FIG. 2 is a rear perspective view illustrating the bumper system shown in FIG. 1;

FIG. 3 is a front perspective view illustrating a bumper beam of the bumper system shown in FIG. 1;

FIG. 4 is a rear perspective view illustrating the bumper beam shown in FIG. 3;

FIG. 5 is a front perspective view illustrating an energy absorber of the bumper system shown in FIG. 1;

FIG. 6 is a rear perspective view illustrating the energy absorber shown in FIG. 5;

FIG. 7 is an enlarged rear perspective view illustrating a portion of the energy absorber shown in FIG. 5;

FIG. 8 is a front perspective view illustrating the bumper beam shown in FIG. 1;

FIG. 9 is a cross-sectional view through line 9-9 of FIG. 8;

FIG. 10 is a cross-sectional view through line 10-10 of FIG. 8;

FIG. 11 is a cross-sectional view through line 11-11 of FIG. 8;

FIG. 12 is a cross-sectional view through line 9-9 of FIG. 8 with dimensions of an exemplary embodiment;

FIG. 13 is a cross-sectional view through line 10-10 of FIG. 8 with dimensions of an exemplary embodiment; and

FIG. 14 is a cross-sectional view through line 11-11 of FIG. 8 with dimensions of an exemplary embodiment.

DETAILED DESCRIPTION OF ILLUSTRATED EMBODIMENTS

FIGS. 1 and 2 illustrate a bumper system 10 for a motor vehicle constructed according to an embodiment of the present invention. The bumper system 10 is structured to be mounted to a frame assembly of the motor vehicle at either the front end or the rear end of the motor vehicle. The bumper system may be utilized on any suitable motor vehicle.

The main components of the bumper system of the present invention are a bumper beam 12, an energy absorber 14, and a pair of mounting brackets 16. The pair of mounting brackets 16 is rigidly mounted to the bumper beam 12 in spaced-apart relation on one side of the bumper beam 12. The energy absorber 14 is rigidly mounted on the other side of the bumper beam 12 and extends along the length of the bumper beam 12. The bumper system 10 is mounted to the frame assembly of the vehicle by rigidly mounting each mounting bracket 16 to the frame assembly. In use, the energy absorber 14 is positioned to receive collision forces during a front end or rear end collision. The energy absorber 14 collapses during the collision in order to dissipate energy and thus reduce the magnitude of collision forces being transmitted through the bumper beam 12, to the frame assembly of the vehicle. An example of a prior art bumper system is disclosed in U.S. Pat. No. 6,406,081 to Mahfet et al., which is incorporated herein by reference thereto.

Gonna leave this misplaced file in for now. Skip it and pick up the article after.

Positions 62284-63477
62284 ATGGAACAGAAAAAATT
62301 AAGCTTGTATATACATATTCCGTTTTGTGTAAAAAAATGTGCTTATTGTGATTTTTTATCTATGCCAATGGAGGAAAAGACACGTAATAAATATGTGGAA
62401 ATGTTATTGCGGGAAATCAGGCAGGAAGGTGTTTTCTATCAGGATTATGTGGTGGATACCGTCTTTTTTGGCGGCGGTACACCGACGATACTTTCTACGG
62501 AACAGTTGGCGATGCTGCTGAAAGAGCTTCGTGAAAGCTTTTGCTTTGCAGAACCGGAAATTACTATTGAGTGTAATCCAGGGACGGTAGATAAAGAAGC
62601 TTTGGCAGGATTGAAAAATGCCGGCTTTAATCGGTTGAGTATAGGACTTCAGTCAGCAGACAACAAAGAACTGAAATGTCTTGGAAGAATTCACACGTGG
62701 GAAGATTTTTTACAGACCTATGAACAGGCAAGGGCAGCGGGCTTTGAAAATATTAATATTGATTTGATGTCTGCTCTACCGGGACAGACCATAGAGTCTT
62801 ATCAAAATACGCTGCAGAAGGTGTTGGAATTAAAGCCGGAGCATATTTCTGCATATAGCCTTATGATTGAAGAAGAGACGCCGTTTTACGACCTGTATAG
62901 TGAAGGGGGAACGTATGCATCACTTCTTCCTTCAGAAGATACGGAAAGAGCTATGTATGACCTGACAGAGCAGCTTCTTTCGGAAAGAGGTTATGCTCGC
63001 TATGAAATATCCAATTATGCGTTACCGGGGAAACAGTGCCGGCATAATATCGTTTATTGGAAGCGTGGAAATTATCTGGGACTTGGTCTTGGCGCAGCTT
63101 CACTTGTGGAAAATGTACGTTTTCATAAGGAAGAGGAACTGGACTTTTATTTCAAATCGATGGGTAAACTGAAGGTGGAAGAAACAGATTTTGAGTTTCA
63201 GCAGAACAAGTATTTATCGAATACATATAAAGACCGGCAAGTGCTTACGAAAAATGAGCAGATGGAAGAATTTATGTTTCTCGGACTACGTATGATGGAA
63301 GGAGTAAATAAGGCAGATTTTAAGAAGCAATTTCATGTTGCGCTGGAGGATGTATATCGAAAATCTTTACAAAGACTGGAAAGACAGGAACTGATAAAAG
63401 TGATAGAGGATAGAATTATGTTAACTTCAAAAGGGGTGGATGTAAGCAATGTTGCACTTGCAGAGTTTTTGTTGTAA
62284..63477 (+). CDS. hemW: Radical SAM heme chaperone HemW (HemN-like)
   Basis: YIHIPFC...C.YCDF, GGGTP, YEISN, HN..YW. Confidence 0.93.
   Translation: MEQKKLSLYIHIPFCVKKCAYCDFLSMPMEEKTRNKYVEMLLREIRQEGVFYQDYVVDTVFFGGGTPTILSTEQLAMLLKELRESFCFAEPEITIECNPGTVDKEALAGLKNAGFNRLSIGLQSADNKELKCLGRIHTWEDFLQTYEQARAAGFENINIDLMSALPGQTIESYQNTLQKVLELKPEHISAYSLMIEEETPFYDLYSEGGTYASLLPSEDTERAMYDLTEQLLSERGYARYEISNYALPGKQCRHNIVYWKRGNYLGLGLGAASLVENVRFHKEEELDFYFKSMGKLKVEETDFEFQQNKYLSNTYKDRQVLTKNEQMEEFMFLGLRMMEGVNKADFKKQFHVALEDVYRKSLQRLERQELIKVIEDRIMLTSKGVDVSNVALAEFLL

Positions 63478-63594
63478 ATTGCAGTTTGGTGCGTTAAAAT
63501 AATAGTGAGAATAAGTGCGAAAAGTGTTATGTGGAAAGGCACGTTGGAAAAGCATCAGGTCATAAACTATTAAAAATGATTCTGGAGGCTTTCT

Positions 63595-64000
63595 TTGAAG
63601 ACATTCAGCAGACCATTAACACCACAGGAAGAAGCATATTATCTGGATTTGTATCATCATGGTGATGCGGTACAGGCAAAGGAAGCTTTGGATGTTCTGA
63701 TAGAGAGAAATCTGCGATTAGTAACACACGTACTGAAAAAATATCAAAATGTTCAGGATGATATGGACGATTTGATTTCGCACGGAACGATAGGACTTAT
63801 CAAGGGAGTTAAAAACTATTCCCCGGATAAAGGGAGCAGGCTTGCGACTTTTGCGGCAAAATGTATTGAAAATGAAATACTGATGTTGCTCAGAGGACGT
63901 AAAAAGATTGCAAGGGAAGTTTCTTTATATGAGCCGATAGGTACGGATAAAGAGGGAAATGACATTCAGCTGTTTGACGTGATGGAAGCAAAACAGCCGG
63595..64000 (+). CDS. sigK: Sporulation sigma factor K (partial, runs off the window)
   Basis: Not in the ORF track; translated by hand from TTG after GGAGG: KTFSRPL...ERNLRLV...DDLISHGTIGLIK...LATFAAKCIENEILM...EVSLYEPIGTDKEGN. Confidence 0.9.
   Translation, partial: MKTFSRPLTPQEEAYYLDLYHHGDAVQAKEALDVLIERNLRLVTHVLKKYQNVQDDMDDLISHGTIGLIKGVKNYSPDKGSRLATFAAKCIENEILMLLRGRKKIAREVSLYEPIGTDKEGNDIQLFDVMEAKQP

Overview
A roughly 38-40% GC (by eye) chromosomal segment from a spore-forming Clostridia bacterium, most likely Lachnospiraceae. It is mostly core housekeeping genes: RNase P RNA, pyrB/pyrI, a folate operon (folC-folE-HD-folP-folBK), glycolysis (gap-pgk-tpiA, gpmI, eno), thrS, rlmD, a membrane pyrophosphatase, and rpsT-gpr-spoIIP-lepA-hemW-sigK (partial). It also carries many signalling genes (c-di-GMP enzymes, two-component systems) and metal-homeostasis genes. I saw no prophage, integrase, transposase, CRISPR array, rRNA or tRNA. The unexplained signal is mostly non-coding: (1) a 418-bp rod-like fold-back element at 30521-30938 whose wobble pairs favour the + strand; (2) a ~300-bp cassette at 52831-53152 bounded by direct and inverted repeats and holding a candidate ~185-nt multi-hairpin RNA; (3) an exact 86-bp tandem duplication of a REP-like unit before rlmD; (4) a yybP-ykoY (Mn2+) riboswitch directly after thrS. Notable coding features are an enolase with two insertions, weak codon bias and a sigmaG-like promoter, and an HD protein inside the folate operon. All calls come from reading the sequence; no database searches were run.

The bumper system 10 is structured such that the height of the bumper beam 12 is significantly smaller than conventional bumper beams developed to meet IIHS and Federal Regulations. By using a much smaller bumper beam 12 in conjunction with the energy absorber 14, the weight of the bumper system 10 is significantly reduced with respect to conventional bumper systems. As will be further discussed below, the energy absorber 14 has a greater height than the bumper beam 12 to compensate for the reduced bumper beam height. Thus, the energy absorber 14 maintains adequate height of the bumper system 10 so that the bumper system 10 maintains equivalent performance with respect to conventional bumper systems.

As shown in FIGS. 3 and 4, the bumper beam 12 is preferably formed from an elongated piece of sheet metal, e.g., high strength steel or ultra high strength steel. The sheet metal is bent to provide a one-piece bumper beam 12 with opposing end portions 18, 20 and a centrally disposed intermediate portion 22 extending between the end portions 18, 20. The sheet metal is also bent to impart a longitudinal curvature to the bumper beam 12. The sheet metal may be bent into the desired shape of the bumper beam 12 in any suitable manner, e.g., hot stamping, roll forming. Also, the bumper beam 12 may vary in length and longitudinal curvature to suit various vehicle widths and contours.